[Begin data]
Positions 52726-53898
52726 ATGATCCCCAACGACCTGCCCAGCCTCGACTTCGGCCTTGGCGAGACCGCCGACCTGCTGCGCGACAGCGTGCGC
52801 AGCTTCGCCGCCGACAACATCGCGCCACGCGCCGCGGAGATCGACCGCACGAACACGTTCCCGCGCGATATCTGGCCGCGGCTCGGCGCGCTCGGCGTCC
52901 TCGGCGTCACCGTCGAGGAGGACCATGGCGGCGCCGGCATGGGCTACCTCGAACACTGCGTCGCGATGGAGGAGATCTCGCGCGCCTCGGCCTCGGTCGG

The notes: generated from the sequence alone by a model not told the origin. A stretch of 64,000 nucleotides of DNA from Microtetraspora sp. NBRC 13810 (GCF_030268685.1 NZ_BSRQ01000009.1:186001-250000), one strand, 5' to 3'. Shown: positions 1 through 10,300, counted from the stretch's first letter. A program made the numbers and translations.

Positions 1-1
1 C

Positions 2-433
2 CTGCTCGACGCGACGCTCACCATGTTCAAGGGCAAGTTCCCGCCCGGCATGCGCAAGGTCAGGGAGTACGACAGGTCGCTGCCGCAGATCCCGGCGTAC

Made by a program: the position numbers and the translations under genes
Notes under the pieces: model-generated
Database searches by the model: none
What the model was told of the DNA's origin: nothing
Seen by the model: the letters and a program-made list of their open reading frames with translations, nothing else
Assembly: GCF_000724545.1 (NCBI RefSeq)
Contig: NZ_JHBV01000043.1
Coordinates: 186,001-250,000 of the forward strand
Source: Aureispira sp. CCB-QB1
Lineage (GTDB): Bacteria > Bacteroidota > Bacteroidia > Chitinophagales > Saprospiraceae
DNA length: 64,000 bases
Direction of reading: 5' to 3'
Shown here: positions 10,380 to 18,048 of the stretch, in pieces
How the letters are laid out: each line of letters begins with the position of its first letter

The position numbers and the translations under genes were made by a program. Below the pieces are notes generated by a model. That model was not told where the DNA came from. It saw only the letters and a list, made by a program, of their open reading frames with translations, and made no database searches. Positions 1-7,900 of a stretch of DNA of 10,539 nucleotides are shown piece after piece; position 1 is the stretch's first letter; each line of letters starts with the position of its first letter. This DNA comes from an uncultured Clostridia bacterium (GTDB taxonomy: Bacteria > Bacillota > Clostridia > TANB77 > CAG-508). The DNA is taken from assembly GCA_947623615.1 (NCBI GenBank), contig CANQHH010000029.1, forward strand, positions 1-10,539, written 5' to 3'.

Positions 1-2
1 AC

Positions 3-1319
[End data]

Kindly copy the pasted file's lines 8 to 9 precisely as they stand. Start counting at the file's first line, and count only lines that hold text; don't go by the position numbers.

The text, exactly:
Positions 2-433
2 CTGCTCGACGCGACGCTCACCATGTTCAAGGGCAAGTTCCCGCCCGGCATGCGCAAGGTCAGGGAGTACGACAGGTCGCTGCCGCAGATCCCGGCGTAC